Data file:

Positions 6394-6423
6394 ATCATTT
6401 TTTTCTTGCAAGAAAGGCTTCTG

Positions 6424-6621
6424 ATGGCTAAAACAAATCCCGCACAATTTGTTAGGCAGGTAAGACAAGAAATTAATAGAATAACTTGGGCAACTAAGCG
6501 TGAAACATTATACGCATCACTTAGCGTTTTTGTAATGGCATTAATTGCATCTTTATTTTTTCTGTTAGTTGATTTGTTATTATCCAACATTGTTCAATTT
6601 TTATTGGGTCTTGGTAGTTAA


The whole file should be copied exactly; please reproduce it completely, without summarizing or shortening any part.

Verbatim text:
Positions 6394-6423
6394 ATCATTT
6401 TTTTCTTGCAAGAAAGGCTTCTG

Positions 6424-6621
6424 ATGGCTAAAACAAATCCCGCACAATTTGTTAGGCAGGTAAGACAAGAAATTAATAGAATAACTTGGGCAACTAAGCG
6501 TGAAACATTATACGCATCACTTAGCGTTTTTGTAATGGCATTAATTGCATCTTTATTTTTTCTGTTAGTTGATTTGTTATTATCCAACATTGTTCAATTT
6601 TTATTGGGTCTTGGTAGTTAA